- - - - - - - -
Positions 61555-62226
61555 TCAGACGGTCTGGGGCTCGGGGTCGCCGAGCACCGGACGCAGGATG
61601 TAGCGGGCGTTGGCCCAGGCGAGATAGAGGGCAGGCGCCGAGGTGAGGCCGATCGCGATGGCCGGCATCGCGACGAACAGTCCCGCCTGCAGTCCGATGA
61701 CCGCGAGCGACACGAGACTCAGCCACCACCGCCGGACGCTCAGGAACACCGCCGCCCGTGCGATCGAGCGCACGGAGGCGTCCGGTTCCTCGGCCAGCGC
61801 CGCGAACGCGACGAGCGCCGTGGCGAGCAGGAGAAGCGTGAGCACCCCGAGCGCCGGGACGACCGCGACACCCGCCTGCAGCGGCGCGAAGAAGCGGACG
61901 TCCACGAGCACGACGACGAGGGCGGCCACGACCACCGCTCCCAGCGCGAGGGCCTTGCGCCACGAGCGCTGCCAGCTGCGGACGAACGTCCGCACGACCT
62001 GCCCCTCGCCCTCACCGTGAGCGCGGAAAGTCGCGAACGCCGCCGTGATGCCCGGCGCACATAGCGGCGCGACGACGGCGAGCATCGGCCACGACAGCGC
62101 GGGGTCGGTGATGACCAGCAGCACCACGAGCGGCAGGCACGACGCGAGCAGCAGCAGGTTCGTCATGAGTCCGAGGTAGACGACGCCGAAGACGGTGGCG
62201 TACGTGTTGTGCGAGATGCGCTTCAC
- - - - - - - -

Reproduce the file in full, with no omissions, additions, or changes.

Positions 61555-62226
61555 TCAGACGGTCTGGGGCTCGGGGTCGCCGAGCACCGGACGCAGGATG
61601 TAGCGGGCGTTGGCCCAGGCGAGATAGAGGGCAGGCGCCGAGGTGAGGCCGATCGCGATGGCCGGCATCGCGACGAACAGTCCCGCCTGCAGTCCGATGA
61701 CCGCGAGCGACACGAGACTCAGCCACCACCGCCGGACGCTCAGGAACACCGCCGCCCGTGCGATCGAGCGCACGGAGGCGTCCGGTTCCTCGGCCAGCGC
61801 CGCGAACGCGACGAGCGCCGTGGCGAGCAGGAGAAGCGTGAGCACCCCGAGCGCCGGGACGACCGCGACACCCGCCTGCAGCGGCGCGAAGAAGCGGACG
61901 TCCACGAGCACGACGACGAGGGCGGCCACGACCACCGCTCCCAGCGCGAGGGCCTTGCGCCACGAGCGCTGCCAGCTGCGGACGAACGTCCGCACGACCT
62001 GCCCCTCGCCCTCACCGTGAGCGCGGAAAGTCGCGAACGCCGCCGTGATGCCCGGCGCACATAGCGGCGCGACGACGGCGAGCATCGGCCACGACAGCGC
62101 GGGGTCGGTGATGACCAGCAGCACCACGAGCGGCAGGCACGACGCGAGCAGCAGCAGGTTCGTCATGAGTCCGAGGTAGACGACGCCGAAGACGGTGGCG
62201 TACGTGTTGTGCGAGATGCGCTTCAC